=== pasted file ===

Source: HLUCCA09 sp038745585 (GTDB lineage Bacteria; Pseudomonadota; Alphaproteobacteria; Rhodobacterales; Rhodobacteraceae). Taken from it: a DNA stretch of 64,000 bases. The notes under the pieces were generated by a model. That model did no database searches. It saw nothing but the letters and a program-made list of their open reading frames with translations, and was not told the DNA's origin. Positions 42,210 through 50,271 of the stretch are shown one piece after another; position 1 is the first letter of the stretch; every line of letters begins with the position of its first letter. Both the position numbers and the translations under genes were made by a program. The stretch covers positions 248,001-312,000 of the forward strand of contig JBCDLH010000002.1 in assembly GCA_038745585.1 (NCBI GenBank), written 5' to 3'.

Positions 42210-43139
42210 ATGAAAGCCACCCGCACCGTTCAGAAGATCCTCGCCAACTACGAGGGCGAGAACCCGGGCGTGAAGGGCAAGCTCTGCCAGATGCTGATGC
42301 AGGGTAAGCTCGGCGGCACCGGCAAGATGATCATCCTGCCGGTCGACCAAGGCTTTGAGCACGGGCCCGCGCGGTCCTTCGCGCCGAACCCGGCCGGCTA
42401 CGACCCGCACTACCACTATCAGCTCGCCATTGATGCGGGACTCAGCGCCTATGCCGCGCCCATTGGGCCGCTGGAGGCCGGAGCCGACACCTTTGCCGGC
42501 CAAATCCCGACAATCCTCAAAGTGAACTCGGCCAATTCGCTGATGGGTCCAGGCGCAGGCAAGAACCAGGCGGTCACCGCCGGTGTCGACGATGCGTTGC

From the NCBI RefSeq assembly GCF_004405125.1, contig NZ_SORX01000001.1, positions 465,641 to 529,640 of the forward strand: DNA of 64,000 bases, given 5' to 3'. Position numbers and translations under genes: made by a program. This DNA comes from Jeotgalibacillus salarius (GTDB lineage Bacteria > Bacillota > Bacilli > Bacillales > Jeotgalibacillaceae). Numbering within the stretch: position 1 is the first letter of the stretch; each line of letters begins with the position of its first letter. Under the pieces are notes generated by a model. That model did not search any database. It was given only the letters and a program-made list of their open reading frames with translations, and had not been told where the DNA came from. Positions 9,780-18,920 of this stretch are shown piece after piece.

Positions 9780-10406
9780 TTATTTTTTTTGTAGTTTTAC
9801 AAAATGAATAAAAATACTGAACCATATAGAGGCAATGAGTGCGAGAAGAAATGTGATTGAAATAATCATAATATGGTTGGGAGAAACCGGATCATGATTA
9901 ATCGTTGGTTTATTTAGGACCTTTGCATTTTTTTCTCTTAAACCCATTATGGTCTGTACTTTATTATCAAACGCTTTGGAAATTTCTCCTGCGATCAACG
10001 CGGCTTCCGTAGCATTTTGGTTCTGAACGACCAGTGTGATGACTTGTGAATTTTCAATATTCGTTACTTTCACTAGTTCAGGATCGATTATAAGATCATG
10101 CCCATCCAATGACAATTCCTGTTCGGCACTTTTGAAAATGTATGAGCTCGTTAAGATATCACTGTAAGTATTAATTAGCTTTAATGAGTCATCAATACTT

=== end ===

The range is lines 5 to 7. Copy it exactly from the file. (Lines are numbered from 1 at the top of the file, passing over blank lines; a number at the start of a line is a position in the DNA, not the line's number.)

42401 CGACCCGCACTACCACTATCAGCTCGCCATTGATGCGGGACTCAGCGCCTATGCCGCGCCCATTGGGCCGCTGGAGGCCGGAGCCGACACCTTTGCCGGC
42501 CAAATCCCGACAATCCTCAAAGTGAACTCGGCCAATTCGCTGATGGGTCCAGGCGCAGGCAAGAACCAGGCGGTCACCGCCGGTGTCGACGATGCGTTGC

From the NCBI RefSeq assembly GCF_004405125.1, contig NZ_SORX01000001.1, positions 465,641 to 529,640 of the forward strand: DNA of 64,000 bases, given 5' to 3'. Position numbers and translations under genes: made by a program. This DNA comes from Jeotgalibacillus salarius (GTDB lineage Bacteria > Bacillota > Bacilli > Bacillales > Jeotgalibacillaceae). Numbering within the stretch: position 1 is the first letter of the stretch; each line of letters begins with the position of its first letter. Under the pieces are notes generated by a model. That model did not search any database. It was given only the letters and a program-made list of their open reading frames with translations, and had not been told where the DNA came from. Positions 9,780-18,920 of this stretch are shown piece after piece.